All of this is not to say that an SCS is a panacea. I have personally experienced frustration & problems with my SCS, and whilst it sometimes dials the pain down, it doesn’t mitigate it completely (or anywhere near completely!) It is an imperfect solution to a complex problem. I think that many pain patients, by the time they reach the stage of needing an SCS, are realistic about the fact that there is sadly no silver bullet for this condition. As such I think it is important to recognize that there are risks and benefits to every potential treatment, and there is great value in understanding your options, and researching verified, good information. There are a lot of misconceptions out there, and it doesn’t help to promulgate false information or scare-monger. There is certainly a long way to go in terms of developing the best possible solution to intractable chronic pain.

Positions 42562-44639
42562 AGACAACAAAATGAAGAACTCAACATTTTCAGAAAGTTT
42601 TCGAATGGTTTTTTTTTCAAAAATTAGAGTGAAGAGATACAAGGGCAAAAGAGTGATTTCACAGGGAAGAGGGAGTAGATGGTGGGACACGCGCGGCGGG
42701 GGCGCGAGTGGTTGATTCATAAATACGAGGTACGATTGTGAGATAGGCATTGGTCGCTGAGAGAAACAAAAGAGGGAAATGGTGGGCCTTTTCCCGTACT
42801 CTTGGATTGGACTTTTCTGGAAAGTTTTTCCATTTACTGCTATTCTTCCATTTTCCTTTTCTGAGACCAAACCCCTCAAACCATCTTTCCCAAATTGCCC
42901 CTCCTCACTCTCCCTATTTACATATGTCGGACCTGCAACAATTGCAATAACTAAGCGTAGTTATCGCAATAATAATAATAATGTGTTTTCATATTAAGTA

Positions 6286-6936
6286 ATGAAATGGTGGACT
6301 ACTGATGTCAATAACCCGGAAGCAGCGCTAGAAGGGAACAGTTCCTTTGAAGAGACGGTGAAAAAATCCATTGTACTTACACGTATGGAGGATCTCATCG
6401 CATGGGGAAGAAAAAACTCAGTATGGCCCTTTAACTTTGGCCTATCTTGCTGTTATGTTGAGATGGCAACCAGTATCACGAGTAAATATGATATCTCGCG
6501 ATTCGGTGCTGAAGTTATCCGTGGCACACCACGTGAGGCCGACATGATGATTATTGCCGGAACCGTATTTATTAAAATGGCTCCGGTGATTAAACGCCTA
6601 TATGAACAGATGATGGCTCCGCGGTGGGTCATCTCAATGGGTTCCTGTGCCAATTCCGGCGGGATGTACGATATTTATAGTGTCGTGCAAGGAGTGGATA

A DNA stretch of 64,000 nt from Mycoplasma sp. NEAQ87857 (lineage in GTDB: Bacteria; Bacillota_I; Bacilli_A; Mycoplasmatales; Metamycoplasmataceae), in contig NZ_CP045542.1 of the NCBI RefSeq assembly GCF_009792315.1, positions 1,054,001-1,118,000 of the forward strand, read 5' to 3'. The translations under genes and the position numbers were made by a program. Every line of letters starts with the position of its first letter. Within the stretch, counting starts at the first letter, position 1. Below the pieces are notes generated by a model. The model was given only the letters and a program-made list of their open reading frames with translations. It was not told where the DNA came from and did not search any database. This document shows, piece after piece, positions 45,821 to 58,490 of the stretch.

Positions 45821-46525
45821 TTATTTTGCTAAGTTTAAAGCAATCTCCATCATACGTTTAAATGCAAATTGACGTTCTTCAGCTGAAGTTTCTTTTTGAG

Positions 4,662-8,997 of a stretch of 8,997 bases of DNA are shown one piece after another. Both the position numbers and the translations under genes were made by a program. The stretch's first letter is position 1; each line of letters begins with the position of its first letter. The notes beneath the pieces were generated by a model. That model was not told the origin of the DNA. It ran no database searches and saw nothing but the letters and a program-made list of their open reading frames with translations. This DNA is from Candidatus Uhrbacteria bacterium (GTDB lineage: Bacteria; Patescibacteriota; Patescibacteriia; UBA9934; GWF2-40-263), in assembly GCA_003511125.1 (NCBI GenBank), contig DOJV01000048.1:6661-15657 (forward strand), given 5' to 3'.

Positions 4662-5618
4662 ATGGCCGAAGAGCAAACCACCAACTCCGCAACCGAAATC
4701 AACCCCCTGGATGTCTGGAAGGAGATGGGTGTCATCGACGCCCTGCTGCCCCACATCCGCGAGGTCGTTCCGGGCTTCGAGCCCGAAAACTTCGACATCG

4. Tim Mason at 12:54 pm

    There are many drawbacks to the “spinal stimulator” that are in very fine print. They can and do overstimulate when passing thru an antitheft device at a store. You can not wear it while driving. Being near a microwave is a big no-no. If could even be that you cannot even use it anywhere cell phones are not allowed.
    People complain of overstimulation, non-stimulation, the sense of something foreign in your body and having to remain still for four hours while the recharging is done.
    It also seems to me that spinal stimulators should have come first and then a pain medication that works.

  5. J Rae at 1:12 pm